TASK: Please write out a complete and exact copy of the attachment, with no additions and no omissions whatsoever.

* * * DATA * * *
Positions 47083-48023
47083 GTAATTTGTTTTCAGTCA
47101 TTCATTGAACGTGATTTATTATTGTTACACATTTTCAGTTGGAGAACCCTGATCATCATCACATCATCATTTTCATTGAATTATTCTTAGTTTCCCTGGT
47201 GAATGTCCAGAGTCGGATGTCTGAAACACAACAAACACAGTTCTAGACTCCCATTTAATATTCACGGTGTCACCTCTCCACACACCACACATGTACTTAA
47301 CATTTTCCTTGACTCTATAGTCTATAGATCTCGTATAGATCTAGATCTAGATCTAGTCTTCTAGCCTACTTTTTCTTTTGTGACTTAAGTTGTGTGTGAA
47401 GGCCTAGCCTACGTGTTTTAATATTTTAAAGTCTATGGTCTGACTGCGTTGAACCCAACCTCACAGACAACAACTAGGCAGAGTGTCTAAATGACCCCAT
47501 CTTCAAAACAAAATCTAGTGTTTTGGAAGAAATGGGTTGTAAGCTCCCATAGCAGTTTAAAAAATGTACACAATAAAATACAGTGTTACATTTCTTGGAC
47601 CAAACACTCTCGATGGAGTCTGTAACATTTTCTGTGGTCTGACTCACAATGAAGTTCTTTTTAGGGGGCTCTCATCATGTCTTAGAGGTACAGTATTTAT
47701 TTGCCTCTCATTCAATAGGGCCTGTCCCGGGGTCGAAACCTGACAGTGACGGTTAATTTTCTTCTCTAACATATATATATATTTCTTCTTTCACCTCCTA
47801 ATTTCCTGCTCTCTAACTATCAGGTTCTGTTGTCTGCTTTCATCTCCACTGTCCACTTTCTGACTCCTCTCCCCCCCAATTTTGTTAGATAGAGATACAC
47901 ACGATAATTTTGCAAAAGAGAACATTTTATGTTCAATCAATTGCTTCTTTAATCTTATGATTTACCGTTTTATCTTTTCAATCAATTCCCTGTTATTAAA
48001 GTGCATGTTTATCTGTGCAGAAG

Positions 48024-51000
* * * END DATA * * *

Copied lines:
Positions 47083-48023
47083 GTAATTTGTTTTCAGTCA
47101 TTCATTGAACGTGATTTATTATTGTTACACATTTTCAGTTGGAGAACCCTGATCATCATCACATCATCATTTTCATTGAATTATTCTTAGTTTCCCTGGT
47201 GAATGTCCAGAGTCGGATGTCTGAAACACAACAAACACAGTTCTAGACTCCCATTTAATATTCACGGTGTCACCTCTCCACACACCACACATGTACTTAA
47301 CATTTTCCTTGACTCTATAGTCTATAGATCTCGTATAGATCTAGATCTAGATCTAGTCTTCTAGCCTACTTTTTCTTTTGTGACTTAAGTTGTGTGTGAA
47401 GGCCTAGCCTACGTGTTTTAATATTTTAAAGTCTATGGTCTGACTGCGTTGAACCCAACCTCACAGACAACAACTAGGCAGAGTGTCTAAATGACCCCAT
47501 CTTCAAAACAAAATCTAGTGTTTTGGAAGAAATGGGTTGTAAGCTCCCATAGCAGTTTAAAAAATGTACACAATAAAATACAGTGTTACATTTCTTGGAC
47601 CAAACACTCTCGATGGAGTCTGTAACATTTTCTGTGGTCTGACTCACAATGAAGTTCTTTTTAGGGGGCTCTCATCATGTCTTAGAGGTACAGTATTTAT
47701 TTGCCTCTCATTCAATAGGGCCTGTCCCGGGGTCGAAACCTGACAGTGACGGTTAATTTTCTTCTCTAACATATATATATATTTCTTCTTTCACCTCCTA
47801 ATTTCCTGCTCTCTAACTATCAGGTTCTGTTGTCTGCTTTCATCTCCACTGTCCACTTTCTGACTCCTCTCCCCCCCAATTTTGTTAGATAGAGATACAC
47901 ACGATAATTTTGCAAAAGAGAACATTTTATGTTCAATCAATTGCTTCTTTAATCTTATGATTTACCGTTTTATCTTTTCAATCAATTCCCTGTTATTAAA
48001 GTGCATGTTTATCTGTGCAGAAG

Positions 48024-51000